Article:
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Does the shoe really fit? Characterising ill-fitting footwear among community-dwelling older adults attending geriatric services: an observational cross-sectional study

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posted on 29.04.2022, 08:54 authored by Brian O'Rourke, Mary Walsh, Rachael Brophy, Shanice Vallely, Niamh Murphy, Bronagh Conroy, Conal Cunningham, Frances HorganFrances Horgan

Background: Falls in older people are common and can result in loss of confidence, fear of falling, restriction in activity and loss of independence. Causes of falls are multi-factorial. There is a paucity of research assessing the footwear characteristics among older people who are at high risk of falls, internationally and in the Irish setting. The aim of this study was to examine the proportion of older adults attending a geriatric day hospital in Ireland who were wearing incorrectly sized shoes.

Methods: A consecutive sample of 111 older adults aged 60 years and over attending a geriatric day hospital in a large Irish teaching hospital was recruited. Demographic data including age, mobility, medications, co-habitation status, footwear worn at home and falls history were recorded. Shoe size and foot length were measured in millimetres using an internal shoe gauge and SATRA shoe size stick, respectively. Participants' self-reported shoe size was recorded. Footwear was assessed using the Footwear Assessment Form (FAF). A Timed Up and Go (TUG) score was recorded. Functional independence was assessed using the Nottingham Extended Activities of Daily Living (NEADL) Scale. The primary outcome of interest in this study was selected as having footwear within the suggested range (10 to 15 mm) on at least one foot. Participants who met this definition were compared to those with ill-fitting footwear on both feet using Chi-square tests, T-tests or Mann-Whitney U tests.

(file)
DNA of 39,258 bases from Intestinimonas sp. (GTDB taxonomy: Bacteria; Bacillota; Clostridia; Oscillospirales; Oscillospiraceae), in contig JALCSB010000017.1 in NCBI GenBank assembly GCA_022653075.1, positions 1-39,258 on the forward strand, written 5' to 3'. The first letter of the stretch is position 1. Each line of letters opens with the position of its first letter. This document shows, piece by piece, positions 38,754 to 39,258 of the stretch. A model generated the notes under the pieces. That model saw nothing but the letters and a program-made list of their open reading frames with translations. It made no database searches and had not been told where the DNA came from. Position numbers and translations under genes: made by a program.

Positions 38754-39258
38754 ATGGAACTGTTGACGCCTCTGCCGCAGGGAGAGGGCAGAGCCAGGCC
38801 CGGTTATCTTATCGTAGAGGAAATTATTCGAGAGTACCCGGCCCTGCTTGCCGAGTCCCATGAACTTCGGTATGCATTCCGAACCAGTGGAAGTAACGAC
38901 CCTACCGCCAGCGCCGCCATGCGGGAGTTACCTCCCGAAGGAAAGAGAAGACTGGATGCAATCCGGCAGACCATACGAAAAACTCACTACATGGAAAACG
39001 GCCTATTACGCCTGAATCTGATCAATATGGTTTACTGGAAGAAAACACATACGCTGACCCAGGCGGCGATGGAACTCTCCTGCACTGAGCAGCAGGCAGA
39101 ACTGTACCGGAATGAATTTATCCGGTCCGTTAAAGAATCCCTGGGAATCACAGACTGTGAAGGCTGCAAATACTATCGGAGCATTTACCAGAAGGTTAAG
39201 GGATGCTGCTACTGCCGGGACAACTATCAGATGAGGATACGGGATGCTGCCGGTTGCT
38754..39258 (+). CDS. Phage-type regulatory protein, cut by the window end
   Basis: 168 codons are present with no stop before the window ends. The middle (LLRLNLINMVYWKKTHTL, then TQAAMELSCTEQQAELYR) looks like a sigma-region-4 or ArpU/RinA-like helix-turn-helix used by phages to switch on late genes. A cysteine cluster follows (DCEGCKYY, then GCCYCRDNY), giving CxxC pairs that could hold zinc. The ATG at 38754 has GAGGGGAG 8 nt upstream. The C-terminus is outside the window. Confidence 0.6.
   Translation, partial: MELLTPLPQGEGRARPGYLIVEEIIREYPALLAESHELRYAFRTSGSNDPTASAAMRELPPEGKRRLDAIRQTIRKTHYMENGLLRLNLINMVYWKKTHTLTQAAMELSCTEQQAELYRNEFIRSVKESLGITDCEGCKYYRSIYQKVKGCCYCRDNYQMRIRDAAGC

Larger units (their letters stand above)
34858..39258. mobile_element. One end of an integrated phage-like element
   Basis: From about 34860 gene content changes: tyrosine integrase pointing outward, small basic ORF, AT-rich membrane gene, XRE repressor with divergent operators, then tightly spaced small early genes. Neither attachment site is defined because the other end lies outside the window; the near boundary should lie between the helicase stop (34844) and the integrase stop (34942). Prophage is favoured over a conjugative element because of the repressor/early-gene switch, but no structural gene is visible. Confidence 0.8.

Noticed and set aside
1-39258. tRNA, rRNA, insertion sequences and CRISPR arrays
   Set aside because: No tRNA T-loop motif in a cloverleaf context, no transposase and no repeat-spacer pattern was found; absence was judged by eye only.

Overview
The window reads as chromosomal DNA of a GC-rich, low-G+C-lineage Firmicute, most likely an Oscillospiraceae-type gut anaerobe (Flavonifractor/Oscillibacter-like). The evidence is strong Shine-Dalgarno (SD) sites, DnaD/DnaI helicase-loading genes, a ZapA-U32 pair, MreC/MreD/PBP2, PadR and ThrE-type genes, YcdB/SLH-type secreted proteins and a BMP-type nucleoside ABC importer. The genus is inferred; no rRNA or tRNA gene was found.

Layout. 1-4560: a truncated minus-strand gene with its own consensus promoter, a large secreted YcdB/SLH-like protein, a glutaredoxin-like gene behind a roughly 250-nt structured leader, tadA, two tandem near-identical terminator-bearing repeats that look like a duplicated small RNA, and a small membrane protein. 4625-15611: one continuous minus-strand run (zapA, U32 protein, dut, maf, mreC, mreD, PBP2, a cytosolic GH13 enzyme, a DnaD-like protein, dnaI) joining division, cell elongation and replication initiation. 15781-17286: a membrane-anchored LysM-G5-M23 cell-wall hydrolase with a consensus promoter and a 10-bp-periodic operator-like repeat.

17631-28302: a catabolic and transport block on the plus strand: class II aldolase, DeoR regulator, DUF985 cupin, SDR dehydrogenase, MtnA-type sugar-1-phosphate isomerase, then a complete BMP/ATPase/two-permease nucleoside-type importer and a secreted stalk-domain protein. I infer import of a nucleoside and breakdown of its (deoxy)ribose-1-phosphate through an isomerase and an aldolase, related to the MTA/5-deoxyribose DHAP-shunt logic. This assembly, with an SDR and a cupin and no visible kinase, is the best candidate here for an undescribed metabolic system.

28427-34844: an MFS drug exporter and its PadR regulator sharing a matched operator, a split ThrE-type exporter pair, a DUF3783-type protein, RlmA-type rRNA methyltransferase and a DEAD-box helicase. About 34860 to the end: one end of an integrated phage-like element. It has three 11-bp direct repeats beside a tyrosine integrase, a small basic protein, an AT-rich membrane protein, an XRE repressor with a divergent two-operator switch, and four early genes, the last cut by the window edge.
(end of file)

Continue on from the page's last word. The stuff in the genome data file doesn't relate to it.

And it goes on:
Results: The mean difference between shoe length and foot length was 18.6 mm (SD: 9.6 mm). Overall, 72% of participants were wearing footwear that did not fit correctly on both feet, 90% had shoes with smooth, partly worn or fully worn sole treading and 67% reported wearing slippers at home. Participant age, TUG score and NEADL score were not associated with ill-fitting footwear.

Conclusions: Wearing incorrectly fitting shoes and shoes with unsafe features was common among older adults attending geriatric day services in this study. A large number of participants reported wearing slippers at home.

Funding

Research Summer School (RSS) Programme Award (2017) from the Royal College of Surgeons in Ireland

History

Comments

The original article is available at https://bmcgeriatr.biomedcentral.com/ Pre-print is available on Research Square https://doi.org/10.21203/rs.2.11070/v3 & RCSI repository https://hdl.handle.net/10779/rcsi.19672251.v1

Published Citation

O'Rourke B. et al. Does the shoe really fit? Characterising ill-fitting footwear among community-dwelling older adults attending geriatric services: an observational cross-sectional study. BMC Geriatr. 2020;20(1):55

Publication Date

13 February 2020

PubMed ID

32054464

Department/Unit

  • General Practice
  • HRB Centre for Primary Care Research
  • School of Physiotherapy

Research Area

  • Population Health and Health Services

Publisher

BioMed Central

Version

  • Published Version (Version of Record)